|Publication number||US5347876 A|
|Application number||US 07/817,656|
|Publication date||Sep 20, 1994|
|Filing date||Jan 7, 1992|
|Priority date||Jan 7, 1992|
|Publication number||07817656, 817656, US 5347876 A, US 5347876A, US-A-5347876, US5347876 A, US5347876A|
|Inventors||Sukhvinder S. Kang, Bharatan R. Patel, Kirankumar M. Kothari|
|Original Assignee||Gas Research Institute|
|Export Citation||BiBTeX, EndNote, RefMan|
|Patent Citations (12), Non-Patent Citations (14), Referenced by (9), Classifications (11), Legal Events (5)|
|External Links: USPTO, USPTO Assignment, Espacenet|
This invention relates to gas velocity and flowmeters.
Velocity measurement devices based on the thermal time-of-flight principle have previously been demonstrated by Bradbury (1971) for turbulent flow measurements and by Wesphal (1981) for measurement of wall shear stresses in gas flow boundary layers. Both of those devices have temperature sensors upstream as well as downstream of the pulse heated wire so as to measure flow direction as well as velocity. That implementation, however, prevents the measurement of gas velocities lower than about 0.3 m/s as reported by both authors. The ability to measure the very low gas velocities is critical in achieving a high velocity measurement range. A high rangeability is essential for residential gas metering applications for natural gas.
A need exists for highly accurate meters which measure gas velocities and flow over wide ranges, and which compensate for variations in gas properties.
This invention provides a new gas flowmeter based on the thermal time-of-flight (TOF) concept. A gas flow sensor based on the TOF concept is shown in FIG. 1. The TOF sensor consists of a pulse heated wire and a temperature sensor positioned at a known distance from the pulse heated wire. The wire is made of a metal alloy that can be heated by passing an electric current through it. A short duration current pulse is periodically applied to heat the wire. Heat flows from the wire to the surrounding gas starting from the time the current pulse is applied. When there is a flow of gas from the wire towards the sensor, the flow transports the heated gas to the sensor by convection. The time interval between the application of the current pulse and the arrival of the heated gas at the temperature sensor is called the "Time-of-Flight" (TOF). Because the distance between the pulsed wire and the temperature sensor is fixed, the TOF provides a measure of the gas flow velocity. When there is no gas flow, the heat reaches the temperature sensor by thermal diffusion through the gas so that the TOF is finite even at zero gas velocity.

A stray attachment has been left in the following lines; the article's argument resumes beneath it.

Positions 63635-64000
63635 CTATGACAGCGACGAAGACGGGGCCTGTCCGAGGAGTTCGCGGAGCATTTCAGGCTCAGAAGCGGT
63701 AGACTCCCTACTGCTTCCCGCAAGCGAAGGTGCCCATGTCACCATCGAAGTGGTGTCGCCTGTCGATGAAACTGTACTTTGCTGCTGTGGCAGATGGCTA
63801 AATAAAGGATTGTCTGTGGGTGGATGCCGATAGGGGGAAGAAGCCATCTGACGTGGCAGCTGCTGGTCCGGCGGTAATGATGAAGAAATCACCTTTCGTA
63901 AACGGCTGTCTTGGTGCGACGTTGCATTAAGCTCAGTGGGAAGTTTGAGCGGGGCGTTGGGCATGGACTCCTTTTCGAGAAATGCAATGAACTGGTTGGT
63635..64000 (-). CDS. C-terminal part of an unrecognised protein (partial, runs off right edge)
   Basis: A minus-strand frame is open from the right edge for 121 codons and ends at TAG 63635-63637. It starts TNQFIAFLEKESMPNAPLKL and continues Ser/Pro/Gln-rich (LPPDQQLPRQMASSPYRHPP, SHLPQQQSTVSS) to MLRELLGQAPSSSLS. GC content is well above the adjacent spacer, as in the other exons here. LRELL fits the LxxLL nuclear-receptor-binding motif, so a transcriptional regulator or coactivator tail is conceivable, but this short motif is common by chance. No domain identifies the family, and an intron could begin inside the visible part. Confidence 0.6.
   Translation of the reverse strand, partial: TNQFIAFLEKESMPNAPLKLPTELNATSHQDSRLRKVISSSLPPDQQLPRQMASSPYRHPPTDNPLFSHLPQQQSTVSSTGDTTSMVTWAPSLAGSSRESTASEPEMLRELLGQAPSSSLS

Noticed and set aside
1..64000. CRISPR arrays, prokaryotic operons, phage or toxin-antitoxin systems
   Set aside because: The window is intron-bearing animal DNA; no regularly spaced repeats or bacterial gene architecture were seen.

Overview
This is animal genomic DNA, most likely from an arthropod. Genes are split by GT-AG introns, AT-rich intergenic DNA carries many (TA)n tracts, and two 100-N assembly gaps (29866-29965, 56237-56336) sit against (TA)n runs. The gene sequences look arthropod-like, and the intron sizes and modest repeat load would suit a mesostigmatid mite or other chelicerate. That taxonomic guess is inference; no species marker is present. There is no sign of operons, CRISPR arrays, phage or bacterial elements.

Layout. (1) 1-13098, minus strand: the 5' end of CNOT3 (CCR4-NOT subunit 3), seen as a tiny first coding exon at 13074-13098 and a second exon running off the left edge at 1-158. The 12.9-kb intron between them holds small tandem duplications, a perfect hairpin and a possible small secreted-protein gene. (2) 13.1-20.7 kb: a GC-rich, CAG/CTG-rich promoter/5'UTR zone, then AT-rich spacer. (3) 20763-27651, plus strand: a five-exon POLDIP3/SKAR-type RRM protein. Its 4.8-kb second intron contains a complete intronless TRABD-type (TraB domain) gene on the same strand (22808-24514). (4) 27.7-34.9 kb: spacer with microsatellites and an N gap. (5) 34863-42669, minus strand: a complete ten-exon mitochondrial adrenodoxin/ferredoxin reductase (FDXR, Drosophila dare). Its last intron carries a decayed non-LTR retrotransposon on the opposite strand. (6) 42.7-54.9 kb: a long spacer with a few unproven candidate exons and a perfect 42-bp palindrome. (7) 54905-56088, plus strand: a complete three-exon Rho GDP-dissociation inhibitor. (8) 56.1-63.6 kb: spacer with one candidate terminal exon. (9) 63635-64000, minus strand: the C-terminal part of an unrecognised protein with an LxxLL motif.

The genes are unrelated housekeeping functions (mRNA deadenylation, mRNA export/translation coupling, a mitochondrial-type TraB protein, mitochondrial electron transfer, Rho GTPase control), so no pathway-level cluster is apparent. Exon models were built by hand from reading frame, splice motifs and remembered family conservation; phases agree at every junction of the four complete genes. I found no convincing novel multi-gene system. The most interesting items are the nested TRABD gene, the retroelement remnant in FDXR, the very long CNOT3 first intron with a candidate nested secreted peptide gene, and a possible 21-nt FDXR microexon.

The present invention combines the TOF sensor with a nozzle of known flow area to create a TOF flowmeter. In this new arrangement, the TOF measured by the flow sensor provides a measure of gas volumetric flow rate rather than just gas velocity.